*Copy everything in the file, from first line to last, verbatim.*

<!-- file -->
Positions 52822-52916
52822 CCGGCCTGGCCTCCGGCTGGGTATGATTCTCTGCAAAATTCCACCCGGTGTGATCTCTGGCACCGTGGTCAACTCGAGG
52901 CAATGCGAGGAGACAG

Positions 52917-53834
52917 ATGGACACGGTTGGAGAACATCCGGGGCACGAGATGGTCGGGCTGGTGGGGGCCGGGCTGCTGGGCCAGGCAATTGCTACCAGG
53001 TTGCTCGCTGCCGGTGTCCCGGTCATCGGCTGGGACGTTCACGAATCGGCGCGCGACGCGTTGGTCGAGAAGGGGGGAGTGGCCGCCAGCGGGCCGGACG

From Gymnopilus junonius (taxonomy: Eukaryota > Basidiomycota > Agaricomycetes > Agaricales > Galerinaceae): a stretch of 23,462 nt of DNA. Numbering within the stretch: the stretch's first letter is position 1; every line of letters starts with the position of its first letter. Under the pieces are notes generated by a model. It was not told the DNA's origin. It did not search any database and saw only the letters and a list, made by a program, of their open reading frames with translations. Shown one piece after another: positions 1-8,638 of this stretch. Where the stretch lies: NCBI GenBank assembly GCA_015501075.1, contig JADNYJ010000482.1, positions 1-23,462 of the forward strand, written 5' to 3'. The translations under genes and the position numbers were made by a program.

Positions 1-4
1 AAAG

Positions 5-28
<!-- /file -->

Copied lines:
Positions 52822-52916
52822 CCGGCCTGGCCTCCGGCTGGGTATGATTCTCTGCAAAATTCCACCCGGTGTGATCTCTGGCACCGTGGTCAACTCGAGG
52901 CAATGCGAGGAGACAG

Positions 52917-53834
52917 ATGGACACGGTTGGAGAACATCCGGGGCACGAGATGGTCGGGCTGGTGGGGGCCGGGCTGCTGGGCCAGGCAATTGCTACCAGG
53001 TTGCTCGCTGCCGGTGTCCCGGTCATCGGCTGGGACGTTCACGAATCGGCGCGCGACGCGTTGGTCGAGAAGGGGGGAGTGGCCGCCAGCGGGCCGGACG

From Gymnopilus junonius (taxonomy: Eukaryota > Basidiomycota > Agaricomycetes > Agaricales > Galerinaceae): a stretch of 23,462 nt of DNA. Numbering within the stretch: the stretch's first letter is position 1; every line of letters starts with the position of its first letter. Under the pieces are notes generated by a model. It was not told the DNA's origin. It did not search any database and saw only the letters and a list, made by a program, of their open reading frames with translations. Shown one piece after another: positions 1-8,638 of this stretch. Where the stretch lies: NCBI GenBank assembly GCA_015501075.1, contig JADNYJ010000482.1, positions 1-23,462 of the forward strand, written 5' to 3'. The translations under genes and the position numbers were made by a program.

Positions 1-4
1 AAAG

Positions 5-28